Beefy Boxes and Bandwidth Generously Provided by pair Networks
P is for Practical
 
PerlMonks  

comment on

( [id://3333]=superdoc: print w/replies, xml ) Need Help??

Update: Excellent points made in responses. A rewrite is in the works. Keep them coming.

Perhaps this is a tutorial, or perhaps something that just belongs long term in Meditations, but my intent with this node is to document the arguments related to modifying the system's Perl installation, so that I don't have to lay out the argument every time it comes up in SoPW. There are some pro, and some con, but it seems to be, in my experience, that "Can't touch this", if given the choice, is the correct path to take.

Some of the previous comments I have made on this topic can be found here: SuperSearch Preload

So, without further ado, here are some arguments in favor of installing your own Perl (in no particular order):

  • Modifying the system Perl can break the OS.
  • Updating the OS can change the underlying Perl, breaking your application.
  • You don't necessarily have control over the system's Perl.
  • Updating the system's perl for application's needs can go against another application's needs.
  • The system's Perl may not be complete.
  • By packaging Perl with your application stack, you control the installed modules and toolchain.
  • It is easier to target a single Perl version than anything you might find on the OS.
  • Policy may disallow installing a "necessary" module on the system's Perl.
  • Your installed / updated CPAN modules may be overwritten (and downgraded) by OS updates. - Corion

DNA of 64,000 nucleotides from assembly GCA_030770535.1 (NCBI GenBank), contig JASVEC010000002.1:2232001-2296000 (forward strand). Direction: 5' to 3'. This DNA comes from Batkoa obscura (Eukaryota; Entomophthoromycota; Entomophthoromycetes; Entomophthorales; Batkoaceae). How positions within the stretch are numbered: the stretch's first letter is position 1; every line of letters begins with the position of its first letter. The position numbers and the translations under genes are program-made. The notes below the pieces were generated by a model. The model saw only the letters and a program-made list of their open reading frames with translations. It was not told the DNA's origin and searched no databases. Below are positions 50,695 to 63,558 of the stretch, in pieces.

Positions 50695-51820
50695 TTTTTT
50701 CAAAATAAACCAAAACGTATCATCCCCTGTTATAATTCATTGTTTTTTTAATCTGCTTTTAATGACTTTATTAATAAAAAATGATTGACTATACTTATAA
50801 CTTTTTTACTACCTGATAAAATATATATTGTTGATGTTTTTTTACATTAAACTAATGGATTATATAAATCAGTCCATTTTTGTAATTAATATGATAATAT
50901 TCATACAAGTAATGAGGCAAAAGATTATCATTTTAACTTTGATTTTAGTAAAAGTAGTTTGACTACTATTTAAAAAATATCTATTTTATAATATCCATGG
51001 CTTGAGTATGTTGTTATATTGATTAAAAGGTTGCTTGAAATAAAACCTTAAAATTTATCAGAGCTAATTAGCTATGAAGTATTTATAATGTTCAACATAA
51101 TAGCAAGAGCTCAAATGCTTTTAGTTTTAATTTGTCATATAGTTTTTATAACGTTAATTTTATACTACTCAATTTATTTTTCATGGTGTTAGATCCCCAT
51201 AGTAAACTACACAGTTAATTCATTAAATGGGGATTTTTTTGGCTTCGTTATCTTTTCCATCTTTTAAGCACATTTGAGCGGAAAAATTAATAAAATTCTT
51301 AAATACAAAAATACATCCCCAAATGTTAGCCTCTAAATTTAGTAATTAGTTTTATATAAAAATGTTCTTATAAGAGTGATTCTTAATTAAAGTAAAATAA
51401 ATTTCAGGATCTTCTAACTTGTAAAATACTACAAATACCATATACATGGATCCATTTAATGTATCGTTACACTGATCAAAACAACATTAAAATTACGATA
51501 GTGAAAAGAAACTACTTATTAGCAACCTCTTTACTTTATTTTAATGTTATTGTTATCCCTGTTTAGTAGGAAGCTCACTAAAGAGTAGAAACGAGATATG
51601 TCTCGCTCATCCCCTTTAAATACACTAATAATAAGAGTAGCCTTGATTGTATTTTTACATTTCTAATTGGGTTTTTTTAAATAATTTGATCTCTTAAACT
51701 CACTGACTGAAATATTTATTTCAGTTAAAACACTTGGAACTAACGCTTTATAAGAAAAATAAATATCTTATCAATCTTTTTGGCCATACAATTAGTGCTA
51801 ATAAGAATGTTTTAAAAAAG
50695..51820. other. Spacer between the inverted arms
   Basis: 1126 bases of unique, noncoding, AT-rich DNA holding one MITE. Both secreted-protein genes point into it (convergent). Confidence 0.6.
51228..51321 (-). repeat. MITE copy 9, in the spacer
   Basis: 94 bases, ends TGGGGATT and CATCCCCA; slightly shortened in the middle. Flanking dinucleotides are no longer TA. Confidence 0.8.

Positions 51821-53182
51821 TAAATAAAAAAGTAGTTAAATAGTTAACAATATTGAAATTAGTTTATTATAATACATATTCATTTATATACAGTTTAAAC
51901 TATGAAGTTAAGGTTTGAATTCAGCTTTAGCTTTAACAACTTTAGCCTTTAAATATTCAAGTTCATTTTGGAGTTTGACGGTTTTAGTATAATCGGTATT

• You are (safely) limited to the module versions provided in packages by your vendor - Corion

There are also some cons to installing your own Perl:

  • Your application distribution now requires or includes a separate Perl distribution.
  • Your packaging requirements are now more complex.

In summary, unless you are writing an OS-level tool specifically for this platform, install a Perl version specifically for your own application's runtime stack.

Anything else? (ed: updates tagged with author)

--MidLifeXis


In reply to RFC: (Do Not) Modify the System Perl by MidLifeXis

Title:
Use:  <p> text here (a paragraph) </p>
and:  <code> code here </code>
to format your post; it's "PerlMonks-approved HTML":



  • Are you posting in the right place? Check out Where do I post X? to know for sure.
  • Posts may use any of the Perl Monks Approved HTML tags. Currently these include the following:
    <code> <a> <b> <big> <blockquote> <br /> <dd> <dl> <dt> <em> <font> <h1> <h2> <h3> <h4> <h5> <h6> <hr /> <i> <li> <nbsp> <ol> <p> <small> <strike> <strong> <sub> <sup> <table> <td> <th> <tr> <tt> <u> <ul>
  • Snippets of code should be wrapped in <code> tags not <pre> tags. In fact, <pre> tags should generally be avoided. If they must be used, extreme care should be taken to ensure that their contents do not have long lines (<70 chars), in order to prevent horizontal scrolling (and possible janitor intervention).
  • Want more info? How to link or How to display code and escape characters are good places to start.
Log In?
Username:
Password:

What's my password?
Create A New User
Domain Nodelet?
Chatterbox?
and the web crawler heard nothing...

How do I use this?Last hourOther CB clients
Other Users?
Others making s'mores by the fire in the courtyard of the Monastery: (3)
As of 2024-06-15 11:29 GMT
Sections?
Information?
Find Nodes?
Leftovers?
    Voting Booth?

    No recent polls found

    Notices?
    erzuuli‥ 🛈The London Perl and Raku Workshop takes place on 26th Oct 2024. If your company depends on Perl, please consider sponsoring and/or attending.